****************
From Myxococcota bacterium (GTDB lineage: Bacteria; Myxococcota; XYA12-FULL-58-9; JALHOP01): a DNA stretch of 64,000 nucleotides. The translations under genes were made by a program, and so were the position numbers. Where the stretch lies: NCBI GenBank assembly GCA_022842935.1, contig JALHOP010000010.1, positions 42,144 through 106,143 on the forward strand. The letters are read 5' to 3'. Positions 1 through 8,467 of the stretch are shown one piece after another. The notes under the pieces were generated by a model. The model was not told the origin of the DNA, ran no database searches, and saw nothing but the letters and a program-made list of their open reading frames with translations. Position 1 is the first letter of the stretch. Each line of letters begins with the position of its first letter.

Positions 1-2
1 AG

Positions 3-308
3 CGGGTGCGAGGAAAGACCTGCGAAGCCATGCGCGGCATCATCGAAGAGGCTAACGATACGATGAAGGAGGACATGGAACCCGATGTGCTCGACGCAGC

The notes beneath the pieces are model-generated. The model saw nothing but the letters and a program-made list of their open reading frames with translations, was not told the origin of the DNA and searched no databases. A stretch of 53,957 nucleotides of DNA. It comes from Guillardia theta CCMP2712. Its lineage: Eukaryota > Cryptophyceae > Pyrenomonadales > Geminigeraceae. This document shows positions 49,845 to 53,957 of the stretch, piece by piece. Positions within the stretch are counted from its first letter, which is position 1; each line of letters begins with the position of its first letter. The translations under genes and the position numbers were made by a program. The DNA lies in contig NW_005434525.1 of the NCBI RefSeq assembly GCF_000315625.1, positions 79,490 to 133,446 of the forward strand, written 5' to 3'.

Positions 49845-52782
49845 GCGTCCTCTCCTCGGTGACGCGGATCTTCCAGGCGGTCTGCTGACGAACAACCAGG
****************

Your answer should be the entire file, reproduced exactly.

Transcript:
From Myxococcota bacterium (GTDB lineage: Bacteria; Myxococcota; XYA12-FULL-58-9; JALHOP01): a DNA stretch of 64,000 nucleotides. The translations under genes were made by a program, and so were the position numbers. Where the stretch lies: NCBI GenBank assembly GCA_022842935.1, contig JALHOP010000010.1, positions 42,144 through 106,143 on the forward strand. The letters are read 5' to 3'. Positions 1 through 8,467 of the stretch are shown one piece after another. The notes under the pieces were generated by a model. The model was not told the origin of the DNA, ran no database searches, and saw nothing but the letters and a program-made list of their open reading frames with translations. Position 1 is the first letter of the stretch. Each line of letters begins with the position of its first letter.

Positions 1-2
1 AG

Positions 3-308
3 CGGGTGCGAGGAAAGACCTGCGAAGCCATGCGCGGCATCATCGAAGAGGCTAACGATACGATGAAGGAGGACATGGAACCCGATGTGCTCGACGCAGC

The notes beneath the pieces are model-generated. The model saw nothing but the letters and a program-made list of their open reading frames with translations, was not told the origin of the DNA and searched no databases. A stretch of 53,957 nucleotides of DNA. It comes from Guillardia theta CCMP2712. Its lineage: Eukaryota > Cryptophyceae > Pyrenomonadales > Geminigeraceae. This document shows positions 49,845 to 53,957 of the stretch, piece by piece. Positions within the stretch are counted from its first letter, which is position 1; each line of letters begins with the position of its first letter. The translations under genes and the position numbers were made by a program. The DNA lies in contig NW_005434525.1 of the NCBI RefSeq assembly GCF_000315625.1, positions 79,490 to 133,446 of the forward strand, written 5' to 3'.

Positions 49845-52782
49845 GCGTCCTCTCCTCGGTGACGCGGATCTTCCAGGCGGTCTGCTGACGAACAACCAGG